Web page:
Not surprisingly, a book about industrial cybersecurity becomes a deep dive into the endless conflict between information technology (IT) and operational technology (OT). Each of the two professions has an unequivocal mandate, and the mandates are in direct conflict. IT is devoted to security; OT is committed to uptime. Put simply, IT says, “If you don’t load this patch, you’ll get hacked,” while OT says, “If we shut the plant down for your patch, we’ll blow our quarter.”
Tripwire, a Belden company, has partnered with John Wiley & Sons to produce Industrial Cyber Security for Dummies, a short book authored by David Meltzer, Tripwire’s CTO, and Jeff Lund, a product manager at Belden. The book takes a look at the details of how to secure an industrial network. Digital copies are available free at this Belden link.
The Battlefield of IT and OT
The idea for the book and the content was derived from the authors’ years on the ground working to solve the differences between IT and OT. “I’ve been talking to people in the industry about cybersecurity and industrial control systems. There are two different worlds. The IT world and the people who do cybersecurity have little insight into how industrial networks work, whether it’s a factory or a water plant,” Meltzer told Design News. “When I talk with OT people who are running the industrial plants, cybersecurity is a different world to them. They’re working on keeping the plant running.”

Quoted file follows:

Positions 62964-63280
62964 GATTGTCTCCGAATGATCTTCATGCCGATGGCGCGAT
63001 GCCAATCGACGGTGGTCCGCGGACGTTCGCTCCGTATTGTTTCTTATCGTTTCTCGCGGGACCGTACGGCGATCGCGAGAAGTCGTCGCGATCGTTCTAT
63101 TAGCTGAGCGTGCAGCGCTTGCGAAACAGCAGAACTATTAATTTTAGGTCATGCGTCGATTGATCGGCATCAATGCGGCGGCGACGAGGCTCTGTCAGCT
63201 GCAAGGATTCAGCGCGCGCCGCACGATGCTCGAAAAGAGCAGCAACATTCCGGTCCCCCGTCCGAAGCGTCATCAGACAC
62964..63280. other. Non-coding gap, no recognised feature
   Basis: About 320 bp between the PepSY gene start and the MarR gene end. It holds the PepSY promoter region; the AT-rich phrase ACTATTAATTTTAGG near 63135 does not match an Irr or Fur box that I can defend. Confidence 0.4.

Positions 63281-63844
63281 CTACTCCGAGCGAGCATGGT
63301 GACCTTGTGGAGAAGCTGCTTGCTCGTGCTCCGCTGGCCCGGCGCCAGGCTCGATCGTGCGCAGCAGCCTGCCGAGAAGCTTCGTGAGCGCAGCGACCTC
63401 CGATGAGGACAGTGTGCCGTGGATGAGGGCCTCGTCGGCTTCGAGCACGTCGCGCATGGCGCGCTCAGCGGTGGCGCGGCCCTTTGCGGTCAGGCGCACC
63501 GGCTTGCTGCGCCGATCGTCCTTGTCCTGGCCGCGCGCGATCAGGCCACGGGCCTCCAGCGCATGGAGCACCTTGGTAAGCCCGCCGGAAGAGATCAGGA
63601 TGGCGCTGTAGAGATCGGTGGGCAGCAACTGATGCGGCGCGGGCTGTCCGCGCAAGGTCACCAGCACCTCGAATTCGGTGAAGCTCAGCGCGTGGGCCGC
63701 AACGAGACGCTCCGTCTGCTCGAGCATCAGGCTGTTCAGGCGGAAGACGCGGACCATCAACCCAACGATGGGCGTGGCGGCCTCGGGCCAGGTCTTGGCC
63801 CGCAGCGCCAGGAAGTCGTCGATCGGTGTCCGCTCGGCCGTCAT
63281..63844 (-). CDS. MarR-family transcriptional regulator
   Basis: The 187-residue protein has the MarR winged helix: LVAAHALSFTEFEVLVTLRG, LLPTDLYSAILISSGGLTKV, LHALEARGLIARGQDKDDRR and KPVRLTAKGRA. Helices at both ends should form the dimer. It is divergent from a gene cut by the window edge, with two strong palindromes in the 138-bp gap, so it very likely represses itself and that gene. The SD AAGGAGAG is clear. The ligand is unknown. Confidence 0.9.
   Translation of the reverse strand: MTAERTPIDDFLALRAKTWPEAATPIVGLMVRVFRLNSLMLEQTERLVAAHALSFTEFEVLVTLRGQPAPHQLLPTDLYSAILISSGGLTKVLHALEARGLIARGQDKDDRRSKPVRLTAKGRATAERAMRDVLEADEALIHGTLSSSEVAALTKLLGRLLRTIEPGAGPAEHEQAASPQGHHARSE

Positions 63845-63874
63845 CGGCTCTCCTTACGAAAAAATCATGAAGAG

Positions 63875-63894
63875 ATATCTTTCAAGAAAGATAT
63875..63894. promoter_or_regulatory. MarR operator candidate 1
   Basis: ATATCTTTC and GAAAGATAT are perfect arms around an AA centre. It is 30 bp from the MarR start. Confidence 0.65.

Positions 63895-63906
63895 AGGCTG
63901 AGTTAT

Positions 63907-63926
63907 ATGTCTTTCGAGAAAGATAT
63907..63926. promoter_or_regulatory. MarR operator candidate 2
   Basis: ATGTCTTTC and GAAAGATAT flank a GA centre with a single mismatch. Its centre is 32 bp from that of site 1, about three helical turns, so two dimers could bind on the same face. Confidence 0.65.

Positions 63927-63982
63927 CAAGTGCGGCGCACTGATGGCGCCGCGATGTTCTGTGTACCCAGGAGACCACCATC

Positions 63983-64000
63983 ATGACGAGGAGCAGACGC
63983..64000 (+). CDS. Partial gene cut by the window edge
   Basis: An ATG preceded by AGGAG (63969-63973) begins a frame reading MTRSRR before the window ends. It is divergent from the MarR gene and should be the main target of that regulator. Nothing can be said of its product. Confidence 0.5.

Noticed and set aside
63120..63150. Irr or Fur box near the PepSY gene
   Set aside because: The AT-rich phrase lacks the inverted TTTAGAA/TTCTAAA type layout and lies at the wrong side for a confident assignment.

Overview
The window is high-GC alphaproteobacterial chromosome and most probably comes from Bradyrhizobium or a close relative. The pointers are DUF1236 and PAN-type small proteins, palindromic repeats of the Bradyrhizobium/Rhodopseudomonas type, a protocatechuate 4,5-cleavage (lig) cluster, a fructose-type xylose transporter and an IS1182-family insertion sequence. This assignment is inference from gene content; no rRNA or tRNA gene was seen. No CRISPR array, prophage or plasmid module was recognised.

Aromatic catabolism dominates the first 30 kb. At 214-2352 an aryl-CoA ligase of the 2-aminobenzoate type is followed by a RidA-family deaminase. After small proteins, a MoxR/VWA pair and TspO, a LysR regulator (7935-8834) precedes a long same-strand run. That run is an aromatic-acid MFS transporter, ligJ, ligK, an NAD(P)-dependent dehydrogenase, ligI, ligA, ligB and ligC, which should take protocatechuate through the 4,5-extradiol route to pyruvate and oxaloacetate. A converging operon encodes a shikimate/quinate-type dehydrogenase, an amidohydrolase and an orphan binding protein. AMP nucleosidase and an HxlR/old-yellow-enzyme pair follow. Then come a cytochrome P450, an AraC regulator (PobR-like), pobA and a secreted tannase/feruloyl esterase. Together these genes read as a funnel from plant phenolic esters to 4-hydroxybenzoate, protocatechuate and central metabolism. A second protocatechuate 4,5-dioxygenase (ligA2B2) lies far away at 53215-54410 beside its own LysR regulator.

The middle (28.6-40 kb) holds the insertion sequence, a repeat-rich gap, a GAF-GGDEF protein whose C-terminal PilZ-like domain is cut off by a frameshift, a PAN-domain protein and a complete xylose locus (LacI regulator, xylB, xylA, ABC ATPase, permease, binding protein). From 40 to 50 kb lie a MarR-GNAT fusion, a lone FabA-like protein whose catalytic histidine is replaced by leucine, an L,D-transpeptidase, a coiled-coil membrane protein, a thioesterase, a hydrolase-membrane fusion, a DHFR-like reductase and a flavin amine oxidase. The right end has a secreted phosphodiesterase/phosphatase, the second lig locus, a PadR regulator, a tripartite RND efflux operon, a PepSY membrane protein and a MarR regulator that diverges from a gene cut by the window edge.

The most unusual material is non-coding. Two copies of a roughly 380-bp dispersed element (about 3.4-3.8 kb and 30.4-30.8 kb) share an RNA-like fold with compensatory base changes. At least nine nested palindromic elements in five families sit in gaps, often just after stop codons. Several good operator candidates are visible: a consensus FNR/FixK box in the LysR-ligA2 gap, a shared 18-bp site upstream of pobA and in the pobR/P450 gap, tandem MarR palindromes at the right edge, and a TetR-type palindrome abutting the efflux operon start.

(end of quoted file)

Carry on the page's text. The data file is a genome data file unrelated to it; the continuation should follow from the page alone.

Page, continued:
Meltzer’s battle scars from the IT/OT wars stretch back two decades. “Twenty years ago I was working on IT security, and someone took that IT security into the plant. The security application took down the plant,” said Meltzer. “When that happens, the IT team gets put in the penalty box for two years. They told us, ‘We’re not letting you near this again.’”
Welcome to the New Days of Risky Connectivity
Meltzer noted that the security solutions that worked 20 years ago will not work in the next 10 years. “Twenty years ago, plants were not connected, and the industrial side was running proprietary IP. Now that they’re connected it creates a security issue,” said Meltzer. “You have to talk to the OT side about how important security is and how security will actually increase your availability.”
While the Meltzer/Lund book is a short primer, the book points to places to access further information. “There are a variety of standard bodies if you want to get into depth on cybersecurity in industrial networks,” said Meltzer. “We reference them in the book. The standards bodies have hundreds of pages that detail what to do. We’re not trying to replicate that information. We’re trying to point readers in the right direction for getting more detail.”
Rob Spiegel has covered automation and control for 17 years, 15 of them for Design News. Other topics he has covered include supply chain technology, alternative energy, and cyber security. For 10 years, he was owner and publisher of the food magazine Chile Pepper.